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‘Bouncy Stonehenge’ aims to please history buffs and fun-seekers alike

James Carretero, center, of Spain, jokes around as he and other workers install the Sacrilege, a life-sized inflatable replica of Stonehenge, Saturday, July 21, 2012, in Greenwich, London.

Jae C. Hong/AP

"We've had a few Druids," said Jeremy Deller. "I think they quite enjoyed it."

Druids bouncing on an inflatable Stonehenge: maybe it could be a new Olympic sport?

The Turner Prize-winning artist was standing next to his latest work, which is technically called Sacrilege but is known to everyone who's enjoyed it as simply, "bouncy Stonehenge."

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As he watched, dozens of children and their parents leapt with abandon and squealed with glee around the life-sized representation of the famous Wiltshire standing stones. "I just wanted to make something that was open to the public, and free, and fun," he said.

The actual, ancient Stonehenge is one of Britain's most famous tourist attractions, a monument whose origins are shrouded in mystery, where pagans still gather to celebrate the solstice each summer. Sacrilege, which is part of the Cultural Olympiad of art and performance across Britain, is quickly gaining in popularity.

Even in the pouring rain on Hampstead Heath in north London, a half-hour long queue stretched in front of the giant inflatable and its hand-painted standing stones, which are rather wobblier than their real counterparts. It costs nothing to bounce, and the rules are simple: no shoes, no sharp objects, no human sacrifice.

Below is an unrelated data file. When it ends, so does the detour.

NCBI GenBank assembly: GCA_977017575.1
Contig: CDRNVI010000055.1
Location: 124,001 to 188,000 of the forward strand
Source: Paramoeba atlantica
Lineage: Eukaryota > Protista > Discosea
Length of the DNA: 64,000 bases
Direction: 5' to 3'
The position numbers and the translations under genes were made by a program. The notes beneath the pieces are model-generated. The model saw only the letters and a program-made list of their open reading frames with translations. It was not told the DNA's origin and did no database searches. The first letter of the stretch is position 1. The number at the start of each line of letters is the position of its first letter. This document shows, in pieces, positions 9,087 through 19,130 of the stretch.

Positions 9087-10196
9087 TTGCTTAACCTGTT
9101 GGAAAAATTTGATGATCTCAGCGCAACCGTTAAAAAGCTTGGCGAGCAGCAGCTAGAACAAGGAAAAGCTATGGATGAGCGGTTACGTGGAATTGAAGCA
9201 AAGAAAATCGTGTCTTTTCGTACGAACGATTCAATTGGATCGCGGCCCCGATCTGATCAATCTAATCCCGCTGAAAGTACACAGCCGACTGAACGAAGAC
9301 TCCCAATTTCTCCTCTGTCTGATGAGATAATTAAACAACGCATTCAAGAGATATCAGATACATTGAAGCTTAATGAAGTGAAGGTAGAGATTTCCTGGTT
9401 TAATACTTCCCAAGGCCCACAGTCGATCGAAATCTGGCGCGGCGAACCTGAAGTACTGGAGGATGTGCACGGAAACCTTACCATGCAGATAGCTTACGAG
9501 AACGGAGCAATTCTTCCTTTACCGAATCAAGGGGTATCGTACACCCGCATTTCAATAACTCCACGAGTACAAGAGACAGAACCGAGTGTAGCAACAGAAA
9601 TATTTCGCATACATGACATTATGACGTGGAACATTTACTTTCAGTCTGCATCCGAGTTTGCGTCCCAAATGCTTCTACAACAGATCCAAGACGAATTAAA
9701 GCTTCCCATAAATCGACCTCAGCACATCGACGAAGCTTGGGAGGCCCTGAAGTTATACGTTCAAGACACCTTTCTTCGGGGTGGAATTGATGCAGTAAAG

"We haven't had any human sacrifices yet, but we've had a few grazed knees and banged heads, and one arrest," Mr. Deller said. (The arrest was not serious, "just a teenager being a teenager.")

After ten minutes of bouncing, exhausted parents and ecstatic children stumble off the jiggly monument. "Parents are always glad to get off after ten minutes," Mr. Deller said. "Kids could go forever." It is, indeed, a hearty workout: human sacrifice would probably be less exhausting.

Mr. Deller created the artwork/gargantuan toy in conjunction with Inflatable World Leisure Ltd., a Nottingham company that lays claim to the invention of the bouncy castle. Like the artist's other work, it's both cheeky and serious, with one eye on entertainment and one eye on history (he once restaged a violent confronation between miners and police as a piece of perfornance art.)

Sacrilege has been so popular on its 26-stop tour of Britain that there's now talk of taking it abroad, with Canada a possible destination. As long as we remember the rules.

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About the Author
Columnist and Feature Writer

Elizabeth Renzetti has worked at The Globe and Mail as a columnist, reporter, and editor of the Books and Review sections. From 2003 to 2012, she was a member of the Globe's London-based European bureau. Her Saturday column is published on page A2 of the news section, and her features appear regularly in Focus. More


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